Foundry does a substantial amount of work with WordPress. It’s by far the most popular combination blog/CMS for small websites, and frequently clients request it specifically or are already using it. And if not, then sometimes we recommend it based on clients’ business requirements, technical expertise, or other factors.
Recently we finished our first production deployment of WordPress on Heroku. Heroku presents an application hosting solution that has the performance and reliability of dedicated hosting, but relieves the client of the long-term obligation of maintaining one or more virtual private servers.
I’ll go into detail about why we chose Heroku and what challenges we faced deploying WordPress there in the near future. But before that, I want to answer another question: why WordPress?
Why not WordPress?
Because WordPress is terrible.
- It’s a monolithic application loaded with features that can’t be turned off but aren’t useful in every case, which increases the attack surface and memory footprint.
- It’s built on PHP, which has little to recommend it against more modern, disciplined interpreted languages like Python and Ruby, except perhaps that it is suitable for cheap shared hosting environments.
- Its separation of framework, application, configuration, and data is very poor. For instance, some configuration lives in a file in the filesystem and some lives in the database, and the database schema can sometimes change based on what plugins are being used and how they are configured. This makes data migration during major upgrades or for new deployments challenging.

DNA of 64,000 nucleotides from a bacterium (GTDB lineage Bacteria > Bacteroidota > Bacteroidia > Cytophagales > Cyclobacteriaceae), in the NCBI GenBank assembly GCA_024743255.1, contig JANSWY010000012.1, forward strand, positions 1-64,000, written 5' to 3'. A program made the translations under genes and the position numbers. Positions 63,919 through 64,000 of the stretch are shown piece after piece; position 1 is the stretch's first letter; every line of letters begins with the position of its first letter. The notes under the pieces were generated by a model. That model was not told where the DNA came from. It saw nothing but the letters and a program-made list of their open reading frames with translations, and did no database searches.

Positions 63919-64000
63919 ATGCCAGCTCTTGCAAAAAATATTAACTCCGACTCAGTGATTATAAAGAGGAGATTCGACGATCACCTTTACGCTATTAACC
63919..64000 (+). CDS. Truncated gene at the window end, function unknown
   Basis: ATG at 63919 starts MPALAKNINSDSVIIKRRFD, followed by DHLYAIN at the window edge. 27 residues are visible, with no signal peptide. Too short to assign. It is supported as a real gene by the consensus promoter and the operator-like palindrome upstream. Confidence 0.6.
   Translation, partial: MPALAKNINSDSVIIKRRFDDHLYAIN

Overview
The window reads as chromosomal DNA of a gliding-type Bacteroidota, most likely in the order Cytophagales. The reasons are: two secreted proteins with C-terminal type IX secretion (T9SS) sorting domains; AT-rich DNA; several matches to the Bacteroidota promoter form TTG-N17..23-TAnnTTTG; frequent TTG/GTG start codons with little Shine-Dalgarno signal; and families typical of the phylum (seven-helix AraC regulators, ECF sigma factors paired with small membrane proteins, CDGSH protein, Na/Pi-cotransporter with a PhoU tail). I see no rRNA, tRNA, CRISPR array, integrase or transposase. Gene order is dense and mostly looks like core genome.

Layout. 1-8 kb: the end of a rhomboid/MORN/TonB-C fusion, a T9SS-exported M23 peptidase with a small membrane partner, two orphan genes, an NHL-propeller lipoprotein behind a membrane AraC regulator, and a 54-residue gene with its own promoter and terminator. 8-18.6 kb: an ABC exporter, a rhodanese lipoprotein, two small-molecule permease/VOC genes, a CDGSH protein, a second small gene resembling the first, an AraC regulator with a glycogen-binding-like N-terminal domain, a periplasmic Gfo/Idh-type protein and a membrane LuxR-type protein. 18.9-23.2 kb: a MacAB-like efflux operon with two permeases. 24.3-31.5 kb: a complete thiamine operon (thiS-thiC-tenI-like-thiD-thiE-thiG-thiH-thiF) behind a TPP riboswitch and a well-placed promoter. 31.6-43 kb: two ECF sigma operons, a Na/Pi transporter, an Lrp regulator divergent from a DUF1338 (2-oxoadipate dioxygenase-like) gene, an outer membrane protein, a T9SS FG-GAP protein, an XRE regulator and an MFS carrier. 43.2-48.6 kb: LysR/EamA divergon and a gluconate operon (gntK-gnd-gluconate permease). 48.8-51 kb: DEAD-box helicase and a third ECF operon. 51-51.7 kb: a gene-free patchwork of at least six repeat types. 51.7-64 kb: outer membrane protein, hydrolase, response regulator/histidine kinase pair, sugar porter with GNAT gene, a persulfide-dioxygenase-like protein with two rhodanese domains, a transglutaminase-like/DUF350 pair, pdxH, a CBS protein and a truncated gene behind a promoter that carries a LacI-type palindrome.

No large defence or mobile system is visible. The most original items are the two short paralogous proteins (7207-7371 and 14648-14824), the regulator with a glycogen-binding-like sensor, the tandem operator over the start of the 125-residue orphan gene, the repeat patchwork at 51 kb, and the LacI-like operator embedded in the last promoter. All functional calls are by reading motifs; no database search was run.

- It’s slow, in part because it is undisciplined about how the database is accessed and because PHP applications must choose between speed and code organization.
- It is built with the expectation that the application can safely modify its own filesystem (for instance, uploading image files in subdirectories of the application, or caching data to disk in plugin subdirectories). This even extends to being able to update WordPress itself through WordPress’ own admin console, which sounds convenient but which has deleterious side-effects that make it unsuitable for multi-web server environments, where multiple servers need to have synchronized copies of the same framework and application code.
- It’s known to have significant security issues, which are exacerbated by deployments that allow the application to overwrite its own application code. One way to mitigate this is to deploy the application in such a way that it cannot modify its own filesystem (ensuring the webserver does not have suitable permissions etc.), but this is complex: features that rely on filesystem modification cannot be hidden and will appear broken if a user attempts to use them, and many plugins require certain directories to be writable in order to function.